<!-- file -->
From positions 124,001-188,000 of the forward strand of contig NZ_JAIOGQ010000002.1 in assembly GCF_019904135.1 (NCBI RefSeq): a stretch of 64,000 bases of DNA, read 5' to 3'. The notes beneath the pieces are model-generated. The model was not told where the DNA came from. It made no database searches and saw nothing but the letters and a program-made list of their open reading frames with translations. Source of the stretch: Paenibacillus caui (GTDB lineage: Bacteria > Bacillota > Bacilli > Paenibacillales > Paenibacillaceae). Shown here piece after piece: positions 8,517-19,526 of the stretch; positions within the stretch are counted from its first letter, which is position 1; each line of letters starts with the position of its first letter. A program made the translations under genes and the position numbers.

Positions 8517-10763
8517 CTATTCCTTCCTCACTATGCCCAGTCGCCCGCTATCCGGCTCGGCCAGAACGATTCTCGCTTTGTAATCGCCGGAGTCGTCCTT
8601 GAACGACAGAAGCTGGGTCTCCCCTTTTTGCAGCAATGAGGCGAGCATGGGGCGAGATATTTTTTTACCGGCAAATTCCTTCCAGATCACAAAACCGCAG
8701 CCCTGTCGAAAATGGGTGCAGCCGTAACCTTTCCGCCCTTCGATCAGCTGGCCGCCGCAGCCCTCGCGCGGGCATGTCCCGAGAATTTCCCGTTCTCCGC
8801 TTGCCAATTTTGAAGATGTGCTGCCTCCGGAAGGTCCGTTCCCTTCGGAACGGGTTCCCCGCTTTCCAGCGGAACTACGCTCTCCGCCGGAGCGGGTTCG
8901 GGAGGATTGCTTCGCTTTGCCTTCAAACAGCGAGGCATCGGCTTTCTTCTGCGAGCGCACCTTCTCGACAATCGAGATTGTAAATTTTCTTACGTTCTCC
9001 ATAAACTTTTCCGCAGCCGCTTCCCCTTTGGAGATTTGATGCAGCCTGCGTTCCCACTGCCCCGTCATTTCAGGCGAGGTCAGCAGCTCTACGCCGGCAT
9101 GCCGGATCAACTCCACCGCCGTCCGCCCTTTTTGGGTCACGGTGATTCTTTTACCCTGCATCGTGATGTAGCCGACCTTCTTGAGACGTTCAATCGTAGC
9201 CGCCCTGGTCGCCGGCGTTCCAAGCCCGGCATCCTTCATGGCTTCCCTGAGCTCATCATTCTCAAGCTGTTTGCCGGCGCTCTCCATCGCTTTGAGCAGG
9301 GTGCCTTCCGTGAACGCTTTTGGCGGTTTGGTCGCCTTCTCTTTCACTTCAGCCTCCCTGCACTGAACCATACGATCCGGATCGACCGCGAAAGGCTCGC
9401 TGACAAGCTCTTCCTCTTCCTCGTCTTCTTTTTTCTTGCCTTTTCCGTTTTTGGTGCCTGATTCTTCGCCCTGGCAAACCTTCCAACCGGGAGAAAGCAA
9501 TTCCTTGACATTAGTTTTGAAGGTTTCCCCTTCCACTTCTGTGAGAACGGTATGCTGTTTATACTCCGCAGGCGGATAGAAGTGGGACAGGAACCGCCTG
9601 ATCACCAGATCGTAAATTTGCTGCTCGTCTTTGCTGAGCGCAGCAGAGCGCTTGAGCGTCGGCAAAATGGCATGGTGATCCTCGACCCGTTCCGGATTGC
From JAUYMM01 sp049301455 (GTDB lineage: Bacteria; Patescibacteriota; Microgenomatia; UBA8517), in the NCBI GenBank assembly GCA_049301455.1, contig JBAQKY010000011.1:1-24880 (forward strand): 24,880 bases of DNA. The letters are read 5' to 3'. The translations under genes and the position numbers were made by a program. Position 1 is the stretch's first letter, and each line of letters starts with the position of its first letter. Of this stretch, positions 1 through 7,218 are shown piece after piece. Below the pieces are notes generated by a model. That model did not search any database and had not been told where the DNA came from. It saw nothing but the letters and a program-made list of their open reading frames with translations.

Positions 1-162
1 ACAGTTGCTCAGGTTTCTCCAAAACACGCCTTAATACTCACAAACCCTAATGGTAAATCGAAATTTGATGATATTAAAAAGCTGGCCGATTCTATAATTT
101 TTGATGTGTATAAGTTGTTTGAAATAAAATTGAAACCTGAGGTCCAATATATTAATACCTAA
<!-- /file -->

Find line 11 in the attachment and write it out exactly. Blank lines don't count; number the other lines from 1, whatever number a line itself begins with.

9301 GTGCCTTCCGTGAACGCTTTTGGCGGTTTGGTCGCCTTCTCTTTCACTTCAGCCTCCCTGCACTGAACCATACGATCCGGATCGACCGCGAAAGGCTCGC